Zynga, Inc. (ZNGA) is mostly known for its online games such as "Words with Friends" and "Farmville," and as a leader in the social gaming sector, it was once a Wall Street "darling." Zynga had an initial public offering and the stock did very well initially, going well past the IPO price of $10 per share. However, investor enthusiasm did not last long, and it seemed that making money in this industry was more difficult than some investors expected. Then came the much anticipated Facebook IPO and since that went poorly, it created less enthusiasm for investors to buy and hold stocks in the social networking sector. However, it is worth taking a fresh look at Zynga for a number of reasons now.
Zynga shares are trading for about $2.60. That is just a fraction of the IPO price, and way below the 52-week high of $15.91 per share. At about $2.60 per share, this stock looks like an incredible bargain when you look at the balance sheet. Zynga has around $1.3 billion in cash, and this is equivalent to roughly $1.70 per share in cash. It has about $100 million in debt. After the cash is backed out, it means the market is only valuing this company with an enterprise value of about $700 million. That seems very low, considering the long-term potential of the online gaming industry.
Last year, a Wall Street Journal article summarized why Zynga could be an attractive takeover target based on the fact that it has around 35 million "Zynga Poker" users. It also noted that International Game Technology (IGT) offered to pay up to $500 million for Double Down Interactive, a casino game developer on Facebook, which at the time had about 5 million users. In addition, Caesars Entertainment (CZR) paid up to $200 million for Playtika, a slot machine game company with around 7 million users. If you compare these values with the 35 million users Zynga has for just its poker game, this company looks like a bargain with an enterprise value of roughly $700 million. The Double Down deal valued each user at about $100, and if that same value was applied to Zynga with 35 million poker users, that would imply a $3.5 billion value (just for the poker games).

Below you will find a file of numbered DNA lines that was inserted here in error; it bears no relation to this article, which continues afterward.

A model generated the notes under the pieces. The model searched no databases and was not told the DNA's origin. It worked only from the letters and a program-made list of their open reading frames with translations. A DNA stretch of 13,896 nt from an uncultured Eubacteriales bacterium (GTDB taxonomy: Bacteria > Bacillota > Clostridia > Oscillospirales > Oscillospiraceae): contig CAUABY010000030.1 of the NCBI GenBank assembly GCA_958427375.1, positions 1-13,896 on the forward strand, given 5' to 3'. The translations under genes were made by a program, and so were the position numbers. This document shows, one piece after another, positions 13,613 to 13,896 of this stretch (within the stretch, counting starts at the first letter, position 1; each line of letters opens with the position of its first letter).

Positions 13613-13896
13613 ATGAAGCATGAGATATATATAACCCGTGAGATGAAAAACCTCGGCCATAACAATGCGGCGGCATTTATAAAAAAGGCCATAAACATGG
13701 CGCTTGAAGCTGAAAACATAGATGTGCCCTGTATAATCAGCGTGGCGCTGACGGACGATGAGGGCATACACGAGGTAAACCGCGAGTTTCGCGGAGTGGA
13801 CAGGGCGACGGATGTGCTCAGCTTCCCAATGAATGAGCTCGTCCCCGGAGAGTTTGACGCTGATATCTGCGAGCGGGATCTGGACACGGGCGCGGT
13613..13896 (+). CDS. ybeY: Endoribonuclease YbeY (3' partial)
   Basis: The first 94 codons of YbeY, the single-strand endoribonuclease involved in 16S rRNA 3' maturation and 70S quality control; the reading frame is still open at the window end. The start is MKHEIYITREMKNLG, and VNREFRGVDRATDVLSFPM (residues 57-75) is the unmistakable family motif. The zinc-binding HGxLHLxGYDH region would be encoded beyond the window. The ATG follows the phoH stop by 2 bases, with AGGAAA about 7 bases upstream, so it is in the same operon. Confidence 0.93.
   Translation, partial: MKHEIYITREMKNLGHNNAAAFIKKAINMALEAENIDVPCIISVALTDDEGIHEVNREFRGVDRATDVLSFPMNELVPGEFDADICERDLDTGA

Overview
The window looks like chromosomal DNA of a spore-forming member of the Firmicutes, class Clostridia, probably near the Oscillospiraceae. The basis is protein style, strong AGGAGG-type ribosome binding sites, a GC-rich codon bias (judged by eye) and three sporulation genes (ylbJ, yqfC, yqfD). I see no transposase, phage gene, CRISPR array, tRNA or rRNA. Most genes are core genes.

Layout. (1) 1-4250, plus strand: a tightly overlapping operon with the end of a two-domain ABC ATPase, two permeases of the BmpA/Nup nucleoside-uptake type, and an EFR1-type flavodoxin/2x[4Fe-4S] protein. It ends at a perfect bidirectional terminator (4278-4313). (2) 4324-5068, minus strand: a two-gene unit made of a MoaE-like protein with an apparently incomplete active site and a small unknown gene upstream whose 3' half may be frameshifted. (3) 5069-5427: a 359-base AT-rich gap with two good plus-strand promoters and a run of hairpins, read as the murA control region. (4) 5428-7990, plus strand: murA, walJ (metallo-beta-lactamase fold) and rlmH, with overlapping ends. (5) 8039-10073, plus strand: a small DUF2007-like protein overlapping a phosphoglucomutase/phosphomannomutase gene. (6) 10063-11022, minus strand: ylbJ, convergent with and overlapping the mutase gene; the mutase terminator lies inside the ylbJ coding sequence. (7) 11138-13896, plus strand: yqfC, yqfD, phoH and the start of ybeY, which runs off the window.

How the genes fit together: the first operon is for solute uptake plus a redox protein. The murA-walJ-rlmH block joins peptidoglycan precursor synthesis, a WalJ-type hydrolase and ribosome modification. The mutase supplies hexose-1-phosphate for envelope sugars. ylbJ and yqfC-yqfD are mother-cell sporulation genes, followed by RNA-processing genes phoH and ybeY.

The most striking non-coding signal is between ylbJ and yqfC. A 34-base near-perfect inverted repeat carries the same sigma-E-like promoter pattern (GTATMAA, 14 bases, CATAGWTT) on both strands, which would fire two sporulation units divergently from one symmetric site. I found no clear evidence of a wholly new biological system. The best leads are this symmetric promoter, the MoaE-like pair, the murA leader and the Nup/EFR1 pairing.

What's even more interesting is that since that Wall Street Journal article came out, Zynga has moved aggressively into real-money gambling. It has applied for a gaming license in Nevada, and it recently pre-launched two websites, "Zynga Plus Poker" and "Zynga Plus Casino" in the United Kingdom. In the future, online gambling might also be legalized in the United States, especially since states and the Federal government need to find new tax revenues to fill major budget gaps.
A Seeking Alpha author feels that Las Vegas Sands (LVS), MGM Resorts International (MGM) or Wynn Resorts (WYNN) could be possible Zynga suitors due to its push towards real money gaming, online technology and its significant user base. With the stock trading at very low levels, the downside appears limited. Of course, the risk is that Zynga burns through over $1 billion in cash, and online gambling never catches on enough for this company to turn in solid profits, but that seems unlikely. This could be an ideal bet on the future of online gambling, and perhaps even benefit from a potential takeover in the future.
Here are some key points for ZNGA:
Current share price: $2.60
Earnings estimates for 2012: 3 cents per share
Earnings estimates for 2013: 1 cent per share